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Article updated: 6/25/2013 5:57 PM

Suburban property tax bills to see varying increases

By Madhu Krishnamurthy

Suburban Cook County taxpayers overall will pay about 3 percent more in property taxes this year, in line with the increase in the Consumer Price Index.

When the second installment of the 2012 property tax bills arrives in mailboxes around July 1, however, individual property owners may find their bills up or down considerably more, depending on a host of factors. Tax bills are due Aug. 1.

Composite tax rates in indivual suburbs increased as little as 6.75 percent to as much as 20 percent, according to Cook County Clerk David Orr's office, which Tuesday released the 2012 property tax rates of more than 1,500 taxing agencies.

The assessed value for properties in suburban Cook County townships may have decreased by 7 percent to 9 percent, county officials said, likely due to successful residential and commercial/industrial property tax appeals, which results in higher tax rates for the majority of taxing districts.

Those who either didn't appeal their assessments or weren't successful in their appeal will pay more to make up for those who got reductions, a process known as cost-shifting.

Individual tax bills also may vary based on adjustments due to homeowner and senior exemptions or dramatic changes in assessment, Bill Vaselopulos, director of real estate and tax services for the clerk's office, said at a news conference.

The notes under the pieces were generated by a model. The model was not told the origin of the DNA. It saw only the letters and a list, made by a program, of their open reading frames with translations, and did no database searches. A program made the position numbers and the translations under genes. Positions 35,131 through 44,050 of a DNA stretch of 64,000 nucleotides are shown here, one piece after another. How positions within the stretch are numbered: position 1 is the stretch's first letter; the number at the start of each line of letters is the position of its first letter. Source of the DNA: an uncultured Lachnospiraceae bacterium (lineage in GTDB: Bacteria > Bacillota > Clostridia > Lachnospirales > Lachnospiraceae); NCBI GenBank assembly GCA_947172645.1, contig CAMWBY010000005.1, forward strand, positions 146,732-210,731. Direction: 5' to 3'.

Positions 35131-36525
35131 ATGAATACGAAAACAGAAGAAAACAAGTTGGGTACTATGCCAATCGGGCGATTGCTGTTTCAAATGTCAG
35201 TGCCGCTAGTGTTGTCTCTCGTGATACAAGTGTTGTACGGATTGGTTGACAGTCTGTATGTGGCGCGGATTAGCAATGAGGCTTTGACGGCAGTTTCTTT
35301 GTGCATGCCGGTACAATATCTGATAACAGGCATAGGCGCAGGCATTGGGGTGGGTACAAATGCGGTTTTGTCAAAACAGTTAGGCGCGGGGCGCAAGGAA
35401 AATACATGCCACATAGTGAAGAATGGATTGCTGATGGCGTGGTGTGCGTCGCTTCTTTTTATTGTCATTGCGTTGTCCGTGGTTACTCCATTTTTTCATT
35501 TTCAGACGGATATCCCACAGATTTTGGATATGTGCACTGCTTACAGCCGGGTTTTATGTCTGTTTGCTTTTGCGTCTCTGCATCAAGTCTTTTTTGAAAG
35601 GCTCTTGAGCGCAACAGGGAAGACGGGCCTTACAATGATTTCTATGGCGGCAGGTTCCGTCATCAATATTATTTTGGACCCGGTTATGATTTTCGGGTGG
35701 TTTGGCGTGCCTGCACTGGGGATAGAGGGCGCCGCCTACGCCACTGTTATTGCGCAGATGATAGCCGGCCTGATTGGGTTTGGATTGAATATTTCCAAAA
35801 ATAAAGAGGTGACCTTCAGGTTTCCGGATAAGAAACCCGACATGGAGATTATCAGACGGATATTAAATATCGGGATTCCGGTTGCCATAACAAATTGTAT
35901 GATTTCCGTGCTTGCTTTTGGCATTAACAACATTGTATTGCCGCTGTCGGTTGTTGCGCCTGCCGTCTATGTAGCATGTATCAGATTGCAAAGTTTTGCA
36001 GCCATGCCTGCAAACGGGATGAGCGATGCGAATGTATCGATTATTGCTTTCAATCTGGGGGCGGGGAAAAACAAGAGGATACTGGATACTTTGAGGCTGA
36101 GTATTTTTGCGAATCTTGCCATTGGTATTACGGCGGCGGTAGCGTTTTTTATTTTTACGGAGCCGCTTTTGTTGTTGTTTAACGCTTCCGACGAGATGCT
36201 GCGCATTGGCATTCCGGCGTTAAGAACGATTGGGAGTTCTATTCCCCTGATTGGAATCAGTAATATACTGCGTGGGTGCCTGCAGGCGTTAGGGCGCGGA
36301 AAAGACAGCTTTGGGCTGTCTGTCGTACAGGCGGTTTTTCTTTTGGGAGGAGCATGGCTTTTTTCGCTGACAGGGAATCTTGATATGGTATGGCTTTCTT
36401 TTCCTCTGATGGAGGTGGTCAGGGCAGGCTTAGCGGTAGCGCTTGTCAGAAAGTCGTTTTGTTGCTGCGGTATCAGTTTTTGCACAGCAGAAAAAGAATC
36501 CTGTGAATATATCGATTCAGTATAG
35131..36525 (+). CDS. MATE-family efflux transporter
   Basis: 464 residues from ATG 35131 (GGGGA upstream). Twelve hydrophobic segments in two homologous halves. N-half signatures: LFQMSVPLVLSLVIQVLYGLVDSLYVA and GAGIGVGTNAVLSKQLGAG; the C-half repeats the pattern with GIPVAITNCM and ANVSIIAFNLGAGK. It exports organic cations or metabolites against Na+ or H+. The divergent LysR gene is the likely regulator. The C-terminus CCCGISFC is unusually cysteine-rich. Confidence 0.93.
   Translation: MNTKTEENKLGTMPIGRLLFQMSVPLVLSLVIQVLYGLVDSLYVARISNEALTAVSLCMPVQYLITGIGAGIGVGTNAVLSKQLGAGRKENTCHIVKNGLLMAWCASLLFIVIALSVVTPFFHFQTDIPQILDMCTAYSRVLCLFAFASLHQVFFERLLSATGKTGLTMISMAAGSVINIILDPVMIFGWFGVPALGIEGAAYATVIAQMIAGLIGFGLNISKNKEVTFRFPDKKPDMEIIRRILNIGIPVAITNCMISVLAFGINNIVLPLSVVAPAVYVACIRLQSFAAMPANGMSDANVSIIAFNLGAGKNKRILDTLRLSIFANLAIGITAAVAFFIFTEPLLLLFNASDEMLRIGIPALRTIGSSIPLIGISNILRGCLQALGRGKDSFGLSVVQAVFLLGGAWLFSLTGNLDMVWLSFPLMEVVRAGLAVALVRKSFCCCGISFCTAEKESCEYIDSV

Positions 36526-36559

Including Chicago, Cook County billed nearly $12 billion in property taxes in 2012, up 2.2 percent from $11.7 billion in 2011. Tax rates are calculated by using the amount of dollars levied by a taxing agency and the value of all taxable property within its boundaries.

"If values drop and levies remain flat or increase slightly, the rates go up," Vaselopulos said. "That does not mean your tax bill will go up because the higher rate will be multiplied against a lower taxable value. And identical properties on the same block can have vastly different tax bills, depending on their exemptions."

The county also is phasing out the alternative homestead exemption -- which since 2004 has capped how high assessments can spike in a given year -- over the next two years in the north and south regions where properties are assessed on a triennial basis.

"It kept assessments down for a short period of time," Vaselopulos said. "The value was just withheld and delayed for taxation."

North and Northwest suburban Cook County residents are entering their third and final year under the cap, with homeowners eligible for a reduced maximum exemption of $12,000 this year, down from $16,000.

Senior citizens also are entitled to property tax breaks based on age and based on income. Seniors must reapply annually for these exemptions and should check their bills to make sure they received them. Information on the tax breaks is available online at cookcountyboardofreview.com/html/exem_faq.html or by contacting the county clerk, cookcountyclerk.com, or township assessor's offices.

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